FOXBOROUGH — The pocket had been established.
The 15-odd television cameras, some of their operators perched on stepstools, were trained on an empty spot of grass, and the reporters, bearing microphones, iPhones, and old-fashioned recorders all at the ready, were pressed uncomfortably together, waiting for that spot to be filled.
The man they were all waiting impatiently for, Tim Tebow, slowly approached the media mass, talking quietly with Patriots vice president of media relations Stacey James.
Before Tebow could get to the carefully constructed spot, the crowd lurched forward, causing the now out-of-position cameramen to begin shouting and reporters to begin shoving anew.
As the jostling continued, Tebow himself tried to calm things down, telling the group that he would be sure to talk loud enough for everyone to hear. He gave a 34-second statement, saying he was thankful for the opportunity the Patriots were offering, calling it an honor to play for the franchise, and ending, as always, with “thank you and God bless.”
Somewhere between 80-90 credentialed media were at Gillette Stadium on Tuesday, the first day of the Patriots’ mandatory minicamp, with reporters from CNN, ESPN, NFL Network, USA Today, four of New York’s daily newspapers, and even NPR on hand.
An 80-member press group isn’t out of the norm during the postseason, but it is almost unheard of for a June practice.
But this is Tebowmania, the odd, fervent fascination with a player who is undoubtedly a good human being, but who has much work to do to become a good NFL quarterback.
Everywhere Tebow goes, he is an attraction. Even as a third-string quarterback, which he is with New England.
It began on Monday night, when news came that the 25-year-old Florida native was signing with New England. NFL-centric Twitter users made Tebow’s name and the Patriots trending topics nationally, as comment after comment about the move was posted.
Hours before the Patriots had officially announced the signing and before he had even been issued a number (he’s No. 5), the team’s online pro shop began selling replica Tebow jerseys at $95 a pop.
And then came Tuesday morning. Around 9:20, the team sent out the e-mail announcing the signing, and 90 minutes later Bill Belichick, whose disdain for most press conferences is well-detailed, walked to the podium on the red level of the press box, surveyed his super-sized audience, and smirked.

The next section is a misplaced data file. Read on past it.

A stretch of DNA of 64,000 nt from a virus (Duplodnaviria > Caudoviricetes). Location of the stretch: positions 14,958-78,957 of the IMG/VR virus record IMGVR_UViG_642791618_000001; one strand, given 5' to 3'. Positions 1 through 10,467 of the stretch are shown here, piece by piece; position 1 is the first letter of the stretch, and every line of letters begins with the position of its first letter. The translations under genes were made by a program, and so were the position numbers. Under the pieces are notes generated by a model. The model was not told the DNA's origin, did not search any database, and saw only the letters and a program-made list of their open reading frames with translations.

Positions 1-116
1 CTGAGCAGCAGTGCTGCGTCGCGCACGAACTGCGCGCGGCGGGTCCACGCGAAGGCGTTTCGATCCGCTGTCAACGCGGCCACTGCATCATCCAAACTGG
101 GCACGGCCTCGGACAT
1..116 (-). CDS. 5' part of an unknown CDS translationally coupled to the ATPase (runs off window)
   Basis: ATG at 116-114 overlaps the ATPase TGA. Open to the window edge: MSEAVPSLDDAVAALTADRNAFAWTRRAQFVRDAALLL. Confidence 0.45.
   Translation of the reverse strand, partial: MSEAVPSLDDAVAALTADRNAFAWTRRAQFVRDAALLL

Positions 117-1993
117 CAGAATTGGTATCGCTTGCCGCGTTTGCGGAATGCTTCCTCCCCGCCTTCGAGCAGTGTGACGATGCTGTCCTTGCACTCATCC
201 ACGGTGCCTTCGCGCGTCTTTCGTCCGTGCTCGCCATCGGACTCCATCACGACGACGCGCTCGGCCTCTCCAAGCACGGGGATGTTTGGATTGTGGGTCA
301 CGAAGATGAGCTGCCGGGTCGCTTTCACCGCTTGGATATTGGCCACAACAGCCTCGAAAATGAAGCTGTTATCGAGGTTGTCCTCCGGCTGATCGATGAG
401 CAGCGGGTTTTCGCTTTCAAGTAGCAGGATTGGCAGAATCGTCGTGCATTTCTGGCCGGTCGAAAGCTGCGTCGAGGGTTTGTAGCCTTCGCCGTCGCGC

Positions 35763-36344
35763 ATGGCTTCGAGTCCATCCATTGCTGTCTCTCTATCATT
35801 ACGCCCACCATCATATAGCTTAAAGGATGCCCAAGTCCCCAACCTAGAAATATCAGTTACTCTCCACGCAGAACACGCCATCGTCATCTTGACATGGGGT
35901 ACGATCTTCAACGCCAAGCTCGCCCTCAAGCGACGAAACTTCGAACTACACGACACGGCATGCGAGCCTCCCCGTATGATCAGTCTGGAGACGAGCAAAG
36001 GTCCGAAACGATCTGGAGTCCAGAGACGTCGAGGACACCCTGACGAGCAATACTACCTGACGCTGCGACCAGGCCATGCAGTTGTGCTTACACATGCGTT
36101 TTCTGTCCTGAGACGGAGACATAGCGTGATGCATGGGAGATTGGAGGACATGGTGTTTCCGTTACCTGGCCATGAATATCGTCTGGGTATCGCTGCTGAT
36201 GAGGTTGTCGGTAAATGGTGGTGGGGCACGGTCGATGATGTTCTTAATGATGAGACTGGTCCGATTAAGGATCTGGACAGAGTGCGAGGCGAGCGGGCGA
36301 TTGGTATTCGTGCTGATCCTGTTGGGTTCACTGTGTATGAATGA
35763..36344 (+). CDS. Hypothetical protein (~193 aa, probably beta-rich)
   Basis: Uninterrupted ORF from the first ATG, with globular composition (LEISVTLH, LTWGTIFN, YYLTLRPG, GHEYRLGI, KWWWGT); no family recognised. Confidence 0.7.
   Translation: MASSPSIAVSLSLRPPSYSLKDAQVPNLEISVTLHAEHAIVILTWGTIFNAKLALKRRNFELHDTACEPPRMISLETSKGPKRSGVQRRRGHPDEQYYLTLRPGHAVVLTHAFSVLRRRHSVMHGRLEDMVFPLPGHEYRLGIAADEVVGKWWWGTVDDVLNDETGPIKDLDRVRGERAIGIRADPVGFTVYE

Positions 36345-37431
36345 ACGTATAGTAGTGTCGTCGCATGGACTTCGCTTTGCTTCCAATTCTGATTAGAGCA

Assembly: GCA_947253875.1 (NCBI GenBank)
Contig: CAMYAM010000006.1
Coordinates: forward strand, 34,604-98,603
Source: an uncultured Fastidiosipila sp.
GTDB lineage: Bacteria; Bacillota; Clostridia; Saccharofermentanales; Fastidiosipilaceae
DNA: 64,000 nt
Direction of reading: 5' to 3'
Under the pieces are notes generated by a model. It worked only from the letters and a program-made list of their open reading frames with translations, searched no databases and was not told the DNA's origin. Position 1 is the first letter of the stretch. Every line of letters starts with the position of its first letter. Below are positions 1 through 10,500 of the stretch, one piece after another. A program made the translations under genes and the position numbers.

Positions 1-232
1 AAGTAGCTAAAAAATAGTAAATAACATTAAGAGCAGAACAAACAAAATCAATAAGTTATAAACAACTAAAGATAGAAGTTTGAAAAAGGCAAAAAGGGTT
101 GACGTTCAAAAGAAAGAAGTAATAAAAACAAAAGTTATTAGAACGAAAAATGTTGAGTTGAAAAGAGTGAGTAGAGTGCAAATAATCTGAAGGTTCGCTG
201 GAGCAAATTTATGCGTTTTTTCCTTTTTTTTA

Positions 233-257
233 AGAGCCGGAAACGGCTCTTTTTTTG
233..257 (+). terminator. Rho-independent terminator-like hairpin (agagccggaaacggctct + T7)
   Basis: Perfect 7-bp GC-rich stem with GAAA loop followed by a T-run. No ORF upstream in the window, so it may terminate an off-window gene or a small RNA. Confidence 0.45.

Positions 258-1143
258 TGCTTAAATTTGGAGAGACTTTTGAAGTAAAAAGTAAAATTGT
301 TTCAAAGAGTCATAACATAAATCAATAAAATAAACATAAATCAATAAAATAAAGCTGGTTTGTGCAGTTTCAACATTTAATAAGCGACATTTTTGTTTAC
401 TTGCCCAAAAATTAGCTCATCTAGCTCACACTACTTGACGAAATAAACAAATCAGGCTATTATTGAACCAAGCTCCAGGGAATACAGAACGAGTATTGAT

Belichick talked for less than nine minutes, about half as long as he typically would, and most of the 32 questions sent his way were specifically about Tebow.
What went into your decision to sign Tebow? How do you plan to use him — what position? Could he be used on special teams or defense? Can you talk about your relationship with him? Will you have an objection to him “Tebowing” if he scores?
On and on it went, with some prototypical Belichick pauses before responding, the clicking of his tongue and pursing of his lips.
By the time that “Tebowing” question came along, Belichick did his best to direct the press conference somewhere else, answering, “I think we’ve already talked enough about him.”
But the Tebow queries continued.
Have you been thinking about signing Tebow for a while? Have you had any conversations with Urban Meyer (Tebow’s coach at Florida) in the last 48 hours? How much does Josh McDaniels’s background with Tebow help — did McDaniels have a part in this decision?
That one drew perhaps the most unintentionally humorous answer of the session from Belichick, who responded, “I don’t know.” As Broncos head coach in 2010, McDaniels made Tebow a first-round draft pick.
A short time later, James called for one more question, Belichick answered, and then walked away from the podium, his deliberate stride taking him to the elevator that would bring him to field level for the start of the day’s practice.
Brandon Spikes and Aaron Hernandez both played with Tebow at Florida, and know the cult-like following the quarterback has. Spikes does not think Tebow will be a distraction for the Patriots, nor will he be distracted by the hype.
“Honestly, I think he already has a lot on his plate, so I’m pretty sure he’s going to be in his playbook for the most part,” Spikes said. “It’s out of my control, but it’s definitely good to see a Gator in the building.”
Hernandez gave a similar answer: “If you let the media become a distraction, then that’s your fault. Obviously in this program we don’t let that happen and we just worry about playing football and taking care of ourselves.”Continued...